It could well be that their goal in visiting the zoo was not (only) for simple entertainment or leisure, but to be able there to marvel at the wondrous creation of Hashem’s world. It should be noted here that the Gemara in Berachos (58b) teaches that one should recite a specific berachah upon seeing certain animals. R. Ovadyah Yosef, in a teshuvah related to this subject (Shu”t Yechaveh Da’as 3:36), cites the verse in Tehillim (104:24) which exclaims how great Hashem’s works are how everything was created with Divine wisdom. There is a famous story about Rabbi Samson Raphael Hirsch who wanted to see the majestic mountains of the Alps so as not to later be held accountable for having failed to take in the beauty of the world; he himself writes in glowing terms how every creature on earth, and indeed all of nature, attests to the power of Hashem (see his Collected Writings Volume 8 p. 259). If one can come to such an appreciation by seeing animals in a zoo, it would certainly seem appropriate to go there and to allow such a place to be established.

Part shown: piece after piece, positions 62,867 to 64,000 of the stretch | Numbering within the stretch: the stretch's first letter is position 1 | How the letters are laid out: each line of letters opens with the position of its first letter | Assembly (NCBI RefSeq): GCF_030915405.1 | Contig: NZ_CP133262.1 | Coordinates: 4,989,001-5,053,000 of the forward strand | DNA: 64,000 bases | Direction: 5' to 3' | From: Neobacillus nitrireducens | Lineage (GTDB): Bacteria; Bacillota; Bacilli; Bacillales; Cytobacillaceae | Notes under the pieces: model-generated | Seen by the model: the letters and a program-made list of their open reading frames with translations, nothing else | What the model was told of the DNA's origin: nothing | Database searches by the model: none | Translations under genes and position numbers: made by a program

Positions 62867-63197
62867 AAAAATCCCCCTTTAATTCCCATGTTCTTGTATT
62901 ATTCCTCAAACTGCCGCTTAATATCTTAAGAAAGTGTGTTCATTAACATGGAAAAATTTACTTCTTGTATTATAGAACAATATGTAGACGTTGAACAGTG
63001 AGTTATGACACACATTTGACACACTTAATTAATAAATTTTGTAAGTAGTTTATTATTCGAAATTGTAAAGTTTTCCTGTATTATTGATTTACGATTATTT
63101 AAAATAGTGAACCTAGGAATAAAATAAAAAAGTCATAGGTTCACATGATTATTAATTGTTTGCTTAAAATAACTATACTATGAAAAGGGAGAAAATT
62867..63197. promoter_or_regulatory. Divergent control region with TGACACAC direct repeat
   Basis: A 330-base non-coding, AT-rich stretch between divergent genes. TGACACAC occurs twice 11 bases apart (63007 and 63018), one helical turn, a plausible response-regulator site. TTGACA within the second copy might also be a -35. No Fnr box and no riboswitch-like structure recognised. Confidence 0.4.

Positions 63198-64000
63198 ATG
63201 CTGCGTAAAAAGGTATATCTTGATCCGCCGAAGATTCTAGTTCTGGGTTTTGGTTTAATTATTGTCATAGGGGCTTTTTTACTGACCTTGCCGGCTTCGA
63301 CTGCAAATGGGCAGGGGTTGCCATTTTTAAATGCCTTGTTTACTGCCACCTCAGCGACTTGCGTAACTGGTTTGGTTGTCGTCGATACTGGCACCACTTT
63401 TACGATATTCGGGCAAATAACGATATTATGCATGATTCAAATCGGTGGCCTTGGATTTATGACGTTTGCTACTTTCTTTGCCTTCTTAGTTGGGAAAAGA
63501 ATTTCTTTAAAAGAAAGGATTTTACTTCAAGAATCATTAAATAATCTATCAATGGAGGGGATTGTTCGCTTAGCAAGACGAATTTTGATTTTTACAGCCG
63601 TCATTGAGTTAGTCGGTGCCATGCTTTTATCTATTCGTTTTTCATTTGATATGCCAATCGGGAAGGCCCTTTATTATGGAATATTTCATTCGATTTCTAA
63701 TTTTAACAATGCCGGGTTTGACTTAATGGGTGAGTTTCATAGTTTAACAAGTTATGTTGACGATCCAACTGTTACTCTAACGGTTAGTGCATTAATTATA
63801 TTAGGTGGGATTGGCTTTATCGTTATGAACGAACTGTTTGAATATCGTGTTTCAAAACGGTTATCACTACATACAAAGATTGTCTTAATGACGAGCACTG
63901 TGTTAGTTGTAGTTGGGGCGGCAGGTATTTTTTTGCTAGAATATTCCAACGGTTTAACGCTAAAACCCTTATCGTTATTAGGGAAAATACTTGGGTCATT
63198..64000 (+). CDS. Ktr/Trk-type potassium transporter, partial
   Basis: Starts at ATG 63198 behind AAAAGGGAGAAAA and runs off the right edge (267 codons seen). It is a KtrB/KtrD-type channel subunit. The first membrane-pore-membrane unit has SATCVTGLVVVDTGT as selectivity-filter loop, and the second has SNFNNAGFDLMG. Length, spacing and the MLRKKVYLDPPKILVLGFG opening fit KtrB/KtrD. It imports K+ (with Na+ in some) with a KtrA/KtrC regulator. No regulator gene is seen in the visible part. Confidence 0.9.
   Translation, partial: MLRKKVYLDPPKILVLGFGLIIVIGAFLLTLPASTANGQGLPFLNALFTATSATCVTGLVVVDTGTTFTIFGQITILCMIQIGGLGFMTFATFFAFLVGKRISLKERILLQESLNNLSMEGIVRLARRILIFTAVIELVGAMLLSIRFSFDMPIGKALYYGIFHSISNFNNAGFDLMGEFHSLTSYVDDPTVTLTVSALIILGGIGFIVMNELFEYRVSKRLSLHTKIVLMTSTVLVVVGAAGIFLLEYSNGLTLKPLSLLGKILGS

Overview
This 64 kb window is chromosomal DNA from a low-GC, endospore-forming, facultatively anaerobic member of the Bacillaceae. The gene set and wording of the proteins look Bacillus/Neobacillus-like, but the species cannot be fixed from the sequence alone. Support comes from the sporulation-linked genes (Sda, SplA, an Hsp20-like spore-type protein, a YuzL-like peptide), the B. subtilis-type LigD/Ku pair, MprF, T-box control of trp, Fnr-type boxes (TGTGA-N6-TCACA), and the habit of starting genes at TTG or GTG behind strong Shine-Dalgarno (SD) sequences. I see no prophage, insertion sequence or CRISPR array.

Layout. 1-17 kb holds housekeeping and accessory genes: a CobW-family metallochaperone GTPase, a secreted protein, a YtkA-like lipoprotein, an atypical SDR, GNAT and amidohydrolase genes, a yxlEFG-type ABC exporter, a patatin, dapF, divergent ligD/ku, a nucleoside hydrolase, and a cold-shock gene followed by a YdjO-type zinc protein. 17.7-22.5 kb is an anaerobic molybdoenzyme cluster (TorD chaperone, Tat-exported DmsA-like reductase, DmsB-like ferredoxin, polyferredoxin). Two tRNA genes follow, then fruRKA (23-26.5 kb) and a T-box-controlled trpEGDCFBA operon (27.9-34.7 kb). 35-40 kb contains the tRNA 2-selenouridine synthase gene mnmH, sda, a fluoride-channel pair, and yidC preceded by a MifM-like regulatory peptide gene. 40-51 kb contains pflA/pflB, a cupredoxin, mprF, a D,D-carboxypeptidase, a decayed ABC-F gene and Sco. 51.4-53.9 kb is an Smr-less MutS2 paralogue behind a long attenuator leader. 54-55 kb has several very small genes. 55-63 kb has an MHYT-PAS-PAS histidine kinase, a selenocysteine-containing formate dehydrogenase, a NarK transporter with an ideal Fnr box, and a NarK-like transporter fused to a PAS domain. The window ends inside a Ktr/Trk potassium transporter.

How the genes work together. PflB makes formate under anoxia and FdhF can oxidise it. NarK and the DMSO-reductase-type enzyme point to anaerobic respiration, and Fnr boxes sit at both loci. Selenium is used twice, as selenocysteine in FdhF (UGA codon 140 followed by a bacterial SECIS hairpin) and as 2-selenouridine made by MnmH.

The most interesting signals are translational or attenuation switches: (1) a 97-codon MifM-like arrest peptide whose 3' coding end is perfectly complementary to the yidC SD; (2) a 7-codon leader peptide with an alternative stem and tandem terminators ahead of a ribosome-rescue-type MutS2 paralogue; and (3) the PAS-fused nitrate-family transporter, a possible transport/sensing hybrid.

It should be added, though, that if the situation is such that one can tell that the confined animals are being mistreated and are otherwise suffering in a particular zoo, it would be improper to patronize that zoo. The Gemara in Shabbos (128b) allows for the violation of a Rabbinic prohibition on Shabbos in order to alleviate tza’ar ba’alei chaim; one therefore should certainly not encourage or contribute towards their mistreatment. Today, many modern zoos make every effort to properly care for all of their animals’ needs and to create an environment for them which is similar to their natural habitat, with the result that at least some are better off in captivity than in the wild. Zoos of that sort are thus “kosher” and may be visited, especially with an eye towards expressing gratitude to Hashem for having created such a magnificent world.

– Rabbi Michael Taubes has been involved in Jewish education, formal as well as informal, for over 40 years, serving both in the classroom and in various administrative posts. He is presently a Rosh Yeshiva at RIETS and Yeshiva University High School for Boys. In addition, he is the spiritual leader of Congregation Zichron Mordechai in Teaneck, N.J.